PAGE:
YOU REALLY WOULD THINK that in 2016 we’d be long past weed legalisation opinion pieces. The financial, social and medical benefits of cannabis legalisation have been exhaustively documented, and a host of other liberal democracies are either legalising or decriminalising weed or at the very least discussing its legalisation or decriminalisation.
And yet, the marijuana legalisation argument really gets scant attention here in Britain. Why so? It as if the public have lost the will to stamp their feet.
The now largely impotent Liberal Democrats have become the first political party to officially state their support for the legalisation of weed, but I doubt that is enough to effect real change. What would be far more productive is for the ordinary people in favour of legalisation––and there are many, many of them––to take just a short relief of their British notions surrounding fuss-making and make their displeasure at the status quo clear as crystal so those with real power sit up and listen.
The whole weed legalisation thing can be a tedious back-and-forth, principally because so many of the arguments against the legalisation of marijuana are so mind-numbingly stupid that they make you want to smash your head against a very, very solid wall. There are many of them, almost all of which are riddled with holes, ranging from “weed is a gateway drug” to something along the lines of “weed turns you into Gollum”.
I could spend all day writing rebuttals to all these arguments, but that’s beyond the scope of this article, and in any case, there are people with strings of letters after their names that can refute those points with far more precision than I can, like Professor David Nutt, or Dr. Sanjay Gupta. I would rather frame, in simple terms, the argument for why weed should be legal.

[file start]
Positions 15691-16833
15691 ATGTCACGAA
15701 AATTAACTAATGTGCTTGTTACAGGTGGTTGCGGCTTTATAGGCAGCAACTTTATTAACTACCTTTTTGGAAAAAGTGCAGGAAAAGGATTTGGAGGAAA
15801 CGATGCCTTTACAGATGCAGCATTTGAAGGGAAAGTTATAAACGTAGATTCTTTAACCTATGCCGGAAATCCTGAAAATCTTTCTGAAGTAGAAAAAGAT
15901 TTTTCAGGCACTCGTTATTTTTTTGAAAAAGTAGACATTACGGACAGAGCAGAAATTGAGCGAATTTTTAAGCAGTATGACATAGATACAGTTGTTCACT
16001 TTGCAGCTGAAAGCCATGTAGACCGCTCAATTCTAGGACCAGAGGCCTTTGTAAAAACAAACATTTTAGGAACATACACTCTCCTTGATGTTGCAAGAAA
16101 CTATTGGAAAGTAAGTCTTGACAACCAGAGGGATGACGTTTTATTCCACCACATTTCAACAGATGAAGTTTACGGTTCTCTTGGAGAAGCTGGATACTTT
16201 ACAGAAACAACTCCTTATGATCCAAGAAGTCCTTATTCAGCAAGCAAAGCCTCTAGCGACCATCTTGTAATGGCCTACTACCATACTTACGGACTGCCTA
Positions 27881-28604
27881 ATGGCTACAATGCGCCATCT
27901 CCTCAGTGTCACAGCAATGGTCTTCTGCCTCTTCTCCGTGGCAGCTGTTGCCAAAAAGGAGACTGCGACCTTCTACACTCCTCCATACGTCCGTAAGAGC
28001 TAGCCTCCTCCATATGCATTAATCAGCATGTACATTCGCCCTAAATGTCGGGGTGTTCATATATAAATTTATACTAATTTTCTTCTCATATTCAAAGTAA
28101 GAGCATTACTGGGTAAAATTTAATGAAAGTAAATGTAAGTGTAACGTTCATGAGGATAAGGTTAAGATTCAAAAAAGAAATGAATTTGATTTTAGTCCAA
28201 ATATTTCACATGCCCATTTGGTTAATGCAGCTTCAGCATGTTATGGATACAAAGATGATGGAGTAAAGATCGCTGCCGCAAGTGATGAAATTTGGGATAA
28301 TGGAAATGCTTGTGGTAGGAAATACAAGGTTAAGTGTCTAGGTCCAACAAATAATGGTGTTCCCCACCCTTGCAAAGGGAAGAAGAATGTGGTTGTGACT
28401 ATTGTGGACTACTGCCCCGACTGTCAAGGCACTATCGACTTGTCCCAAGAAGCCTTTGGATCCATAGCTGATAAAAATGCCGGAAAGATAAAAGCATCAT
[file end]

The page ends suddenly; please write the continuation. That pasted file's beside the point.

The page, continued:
A recent report commissioned by the Liberal Democrats found that the U.K. could potentially raise in excess of £1billion a year from the taxation of weed sold in specialist dispensaries, and if we take a look across the pond we see that the American states which have legalised marijuana are booming. Colorado, for instance, is now the fastest-growing economy in the U.S. and unemployment is at a six-year low. Do you remember that scene from Duck Tales in which Scrooge McDuck dives into a pool of gold coins? That’s Colorado, and the authorities have invested much of this cash in the hiring of mental health and social workers to treat anyone who does turn out to like the herb just a little too much, and to educate children on drug use. Moreover, they’re saving boatloads by not having America’s Finest drive around the state arresting college kids and artists for having a henry in their jeans.
It is almost impossible to maintain a black market for a good once it becomes legal, so it is no surprise that the crime in those that have recently legalised weed is falling fast. What is more interesting is that it isn’t just marijuana-related crime which is plummeting: violent crime of all stripes, as well as burglaries and relatively minor criminal acts are down too. And there’s another pleasant surprise for Colorado: traffic fatalities are down and continuing to fall, which contradicts directly the predictions made by the killjoys before legalisation.